Wednesday, December 21, 2011

New obsesssion

Oh, how quickly other worlds are forgotten. Like the real one of Melbourne 2011, or the fictional one of Tokyo 1Q84.

We have watched four episodes and this is going to be my summer obsession. Fuck bbqs and beer, give me Middle Earth and a show that actually hired a language consultant to create a glossary. Well, maybe bbqs and lagers can be accommodated.

David J. Peterson from the Language Creating Society was hired by HBO to develop the Dothraki language – "possessing its own unique sound, extensive vocabulary of more than 1,800 words and complex grammatical structure" – to be used in the series. [from wiki]

There's too much goodness here, so much so that the books are on my Christmas list.

But I don't read fantasy, she says.

Oh, shut up, she says.

It's going to distract you, she says.

From what? she says.

From, you know. Being focused on your own stuff. The business.

Oh shut up.



groverjones said...

Long time, no post-comments-on-your-blog! I'm sharing your current obsession at the moment.
I ordered the box set of the first 4 books and the new one - I'm only on book 2 and wondering how this level of suspense can be sustained for 3 more!
Mrs Grover thinks I'm cheating because I didn't read the first book, but I don't seem to have missed anything by watching it. I've promised to go back to it once I've finished the latter books.
I'm looking forward to reading what you think of the books a la 1Q84 - although with 5 massive volumes it might overtake the Diarama!

Anonymous said...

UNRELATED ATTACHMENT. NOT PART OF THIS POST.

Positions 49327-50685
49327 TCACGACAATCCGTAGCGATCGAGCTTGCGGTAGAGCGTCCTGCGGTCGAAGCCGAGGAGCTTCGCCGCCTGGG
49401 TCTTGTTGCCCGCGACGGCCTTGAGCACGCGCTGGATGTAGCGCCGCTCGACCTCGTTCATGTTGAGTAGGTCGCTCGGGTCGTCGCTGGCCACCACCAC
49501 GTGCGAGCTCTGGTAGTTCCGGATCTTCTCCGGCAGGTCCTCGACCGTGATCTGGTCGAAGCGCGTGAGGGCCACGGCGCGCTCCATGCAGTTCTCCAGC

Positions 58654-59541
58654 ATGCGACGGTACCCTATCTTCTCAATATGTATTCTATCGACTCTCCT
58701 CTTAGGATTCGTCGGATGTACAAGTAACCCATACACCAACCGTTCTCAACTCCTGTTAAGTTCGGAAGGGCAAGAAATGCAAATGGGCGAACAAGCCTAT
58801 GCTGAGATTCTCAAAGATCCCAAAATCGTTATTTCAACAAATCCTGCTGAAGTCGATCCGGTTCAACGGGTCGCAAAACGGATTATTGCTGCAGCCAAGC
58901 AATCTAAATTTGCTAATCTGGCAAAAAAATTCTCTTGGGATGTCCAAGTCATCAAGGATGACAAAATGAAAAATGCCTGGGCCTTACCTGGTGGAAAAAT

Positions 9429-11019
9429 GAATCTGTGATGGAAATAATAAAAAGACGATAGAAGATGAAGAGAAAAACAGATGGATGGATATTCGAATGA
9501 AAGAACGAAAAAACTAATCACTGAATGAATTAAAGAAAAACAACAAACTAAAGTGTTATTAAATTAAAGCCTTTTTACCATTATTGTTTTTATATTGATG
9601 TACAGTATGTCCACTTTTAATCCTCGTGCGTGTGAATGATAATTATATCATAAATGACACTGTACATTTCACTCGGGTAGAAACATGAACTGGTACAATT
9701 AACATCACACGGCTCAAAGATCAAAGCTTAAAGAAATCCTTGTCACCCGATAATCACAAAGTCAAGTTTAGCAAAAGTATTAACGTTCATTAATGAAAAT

You have convinced me. It turns out I do indeed have some episodes of this. Am going to give it a watch.

Anonymous said...

Holy shit-balls. This was directed by Lee Van Cleef's ninja apprentice from The Master.

elaine said...

My boyfriend said "I don't like fantasy but I suppose I'll watch a few episodes with you".

Then there is Game of Thrones.

hey grover, have you seen the season 2 trailer? It's tiny and short but enough of a teaser to get me all revved up all over again.

Melbourne Girl said...

I am being given the five books for Christmas from Clokes. Just found out today. They are small paperback which is not ideal but I don't care that much.

Grover, you're getting the box set? What format? I'm guessing bigger.

Maybe we could discuss?

Elaine, have you or are you reading, intending to read the books? Or listen to them? I also don't like or read fantasy, but as you say. Then there is GoT, as the cool kids say (my bro.)

And Grover, always time for Diarama. can never have too many sagas on the go at once.

Have you watched any yet Alex?

Melbourne Girl said...

Sorry Elaine, der just went and checked, you ARE listening while knitting.

Maybe we need some discussion on this? Seems like about four of us are either watching, have watched, reading, have read.

Melbourne Girl said...

Hey Alex

This is off topic but recently in one of our pornography discussions you said that google shapes its search results based on your individual search history. So that when you google 'cooking with eggs' your results will differ from mine when I google 'cooking with eggs'

Can you direct me to any articles where this has been discussed? In plain English that I would understand? I need a reference for an essay I'm writing.


Anonymous said...